When her village is threatened with forced resettlement due to reservoir construction, an 80-year-old widow finds a new will to live and ignites the spirit of resilience within her community.
“I come on set or to the page as a novice, an amateur. I have allowed myself to dream and not filter anything. I have come to understand that ideas have a life of their own, all I have to do is to free them from myself. Technique and language are things to be used but not necessarily embraced. Of course, this comes with years of making bad art. As far as the camera and composition, Pierre, my DP, and I had synchronised love and passion for beauty. He has a very particular way of seeing light. I called him ‘the god of the sun’. I also trusted him with the choice of camera we should use, which was the Sony Venice. It served us best in low light conditions since we did not have much lighting gear. We had to make do with the light we had in no-man’s land. [...] I wanted to develop a new cinematic language. I was heavily inspired by Brechtian Theatre, which recognised the ability of Naturalistic theatre to have great social influence, but at the expense of its capacity to arouse aesthetic pleasure.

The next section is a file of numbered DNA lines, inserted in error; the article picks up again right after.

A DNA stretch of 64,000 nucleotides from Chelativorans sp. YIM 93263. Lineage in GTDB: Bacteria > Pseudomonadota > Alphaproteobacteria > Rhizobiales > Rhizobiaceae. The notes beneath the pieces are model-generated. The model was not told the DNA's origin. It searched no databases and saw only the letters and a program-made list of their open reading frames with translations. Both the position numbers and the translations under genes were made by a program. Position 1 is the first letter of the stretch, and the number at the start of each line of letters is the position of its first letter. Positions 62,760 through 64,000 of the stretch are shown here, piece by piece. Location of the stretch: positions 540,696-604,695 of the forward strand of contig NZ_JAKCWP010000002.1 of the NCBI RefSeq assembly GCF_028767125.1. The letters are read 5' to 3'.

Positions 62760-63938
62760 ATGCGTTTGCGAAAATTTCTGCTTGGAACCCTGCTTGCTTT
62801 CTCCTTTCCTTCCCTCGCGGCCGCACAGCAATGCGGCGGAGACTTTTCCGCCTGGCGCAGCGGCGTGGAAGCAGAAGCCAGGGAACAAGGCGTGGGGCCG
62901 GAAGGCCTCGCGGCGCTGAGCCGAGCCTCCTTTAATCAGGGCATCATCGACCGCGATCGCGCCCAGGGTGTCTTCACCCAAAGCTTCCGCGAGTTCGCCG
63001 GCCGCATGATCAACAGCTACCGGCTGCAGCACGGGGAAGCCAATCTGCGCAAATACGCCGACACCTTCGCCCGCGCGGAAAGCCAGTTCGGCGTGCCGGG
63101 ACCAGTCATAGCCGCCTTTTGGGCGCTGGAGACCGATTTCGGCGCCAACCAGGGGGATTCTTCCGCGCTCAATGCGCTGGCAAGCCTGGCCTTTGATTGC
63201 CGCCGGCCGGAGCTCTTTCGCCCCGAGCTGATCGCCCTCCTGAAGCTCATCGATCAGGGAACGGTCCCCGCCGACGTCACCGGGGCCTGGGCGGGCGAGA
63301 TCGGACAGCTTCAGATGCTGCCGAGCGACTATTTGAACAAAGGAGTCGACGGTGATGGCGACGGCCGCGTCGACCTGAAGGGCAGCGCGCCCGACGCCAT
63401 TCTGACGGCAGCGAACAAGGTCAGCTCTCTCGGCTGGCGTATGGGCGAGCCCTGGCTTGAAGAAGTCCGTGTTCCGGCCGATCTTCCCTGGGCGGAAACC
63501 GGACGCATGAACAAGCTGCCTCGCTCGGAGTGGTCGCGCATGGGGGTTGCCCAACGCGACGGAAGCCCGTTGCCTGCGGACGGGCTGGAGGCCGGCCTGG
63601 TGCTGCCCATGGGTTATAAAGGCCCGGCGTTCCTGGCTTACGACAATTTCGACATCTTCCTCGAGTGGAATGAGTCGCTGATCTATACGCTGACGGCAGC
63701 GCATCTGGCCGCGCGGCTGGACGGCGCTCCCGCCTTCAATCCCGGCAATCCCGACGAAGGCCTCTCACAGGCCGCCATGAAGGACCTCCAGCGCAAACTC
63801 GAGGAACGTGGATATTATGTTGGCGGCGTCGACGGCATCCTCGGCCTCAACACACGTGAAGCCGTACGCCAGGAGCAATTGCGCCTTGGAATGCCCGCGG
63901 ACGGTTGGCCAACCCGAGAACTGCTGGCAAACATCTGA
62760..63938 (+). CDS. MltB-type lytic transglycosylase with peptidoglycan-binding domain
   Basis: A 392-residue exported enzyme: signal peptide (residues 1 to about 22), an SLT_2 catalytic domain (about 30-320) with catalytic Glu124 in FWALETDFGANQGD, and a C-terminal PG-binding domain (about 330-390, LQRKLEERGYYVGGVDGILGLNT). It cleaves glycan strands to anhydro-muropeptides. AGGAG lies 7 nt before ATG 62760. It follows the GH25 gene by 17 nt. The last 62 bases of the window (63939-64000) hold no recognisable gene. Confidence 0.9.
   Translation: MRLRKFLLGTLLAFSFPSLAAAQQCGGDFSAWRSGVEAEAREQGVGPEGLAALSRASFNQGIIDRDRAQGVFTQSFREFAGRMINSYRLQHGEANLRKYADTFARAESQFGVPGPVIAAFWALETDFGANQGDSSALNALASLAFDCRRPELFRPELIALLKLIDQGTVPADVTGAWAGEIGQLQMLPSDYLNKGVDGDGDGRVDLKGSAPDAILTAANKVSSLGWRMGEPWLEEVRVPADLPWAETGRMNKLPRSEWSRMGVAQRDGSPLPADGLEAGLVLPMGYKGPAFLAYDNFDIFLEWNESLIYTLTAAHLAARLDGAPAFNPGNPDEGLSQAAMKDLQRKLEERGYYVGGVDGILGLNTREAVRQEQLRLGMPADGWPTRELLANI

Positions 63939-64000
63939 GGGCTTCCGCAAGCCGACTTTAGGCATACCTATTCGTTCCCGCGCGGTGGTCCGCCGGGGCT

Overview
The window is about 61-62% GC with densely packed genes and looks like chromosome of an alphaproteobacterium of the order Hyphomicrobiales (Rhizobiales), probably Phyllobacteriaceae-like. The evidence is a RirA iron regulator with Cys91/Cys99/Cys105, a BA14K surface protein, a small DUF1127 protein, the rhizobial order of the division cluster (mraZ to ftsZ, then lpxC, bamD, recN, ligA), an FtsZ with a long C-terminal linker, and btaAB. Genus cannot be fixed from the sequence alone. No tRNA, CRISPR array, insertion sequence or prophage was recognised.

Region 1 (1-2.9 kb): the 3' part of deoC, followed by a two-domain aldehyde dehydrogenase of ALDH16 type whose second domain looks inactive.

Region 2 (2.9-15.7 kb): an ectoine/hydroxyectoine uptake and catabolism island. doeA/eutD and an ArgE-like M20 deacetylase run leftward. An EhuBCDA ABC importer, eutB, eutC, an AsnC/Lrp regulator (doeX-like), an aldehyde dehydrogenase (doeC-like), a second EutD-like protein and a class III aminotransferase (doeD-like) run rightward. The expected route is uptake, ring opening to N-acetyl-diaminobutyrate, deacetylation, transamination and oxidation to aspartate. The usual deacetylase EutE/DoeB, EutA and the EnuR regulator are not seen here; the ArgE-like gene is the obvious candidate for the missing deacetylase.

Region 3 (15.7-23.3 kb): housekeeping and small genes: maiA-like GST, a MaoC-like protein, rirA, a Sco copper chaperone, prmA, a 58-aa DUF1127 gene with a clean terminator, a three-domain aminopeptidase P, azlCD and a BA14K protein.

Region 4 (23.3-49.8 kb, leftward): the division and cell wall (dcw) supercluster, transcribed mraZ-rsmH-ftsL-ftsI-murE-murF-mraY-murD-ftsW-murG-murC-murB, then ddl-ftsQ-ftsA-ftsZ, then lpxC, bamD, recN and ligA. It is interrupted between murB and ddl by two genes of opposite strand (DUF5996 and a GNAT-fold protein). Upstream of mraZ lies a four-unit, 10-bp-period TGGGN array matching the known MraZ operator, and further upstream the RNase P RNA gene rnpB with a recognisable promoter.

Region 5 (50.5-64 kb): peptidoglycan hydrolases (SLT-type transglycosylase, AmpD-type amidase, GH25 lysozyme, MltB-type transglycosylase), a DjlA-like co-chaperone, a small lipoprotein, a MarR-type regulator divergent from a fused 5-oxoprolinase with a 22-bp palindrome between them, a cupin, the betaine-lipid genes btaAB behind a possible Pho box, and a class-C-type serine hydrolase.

I am hopeful that Resurrection will provoke rational self-reflection, just as Brecht’s Epic Theatre encouraged a critical view of the action on the stage. I hope that each person who engages with the film will allow their own ideas around it to permeate and take on their own form.”
Lemohang Jeremiah Mosese1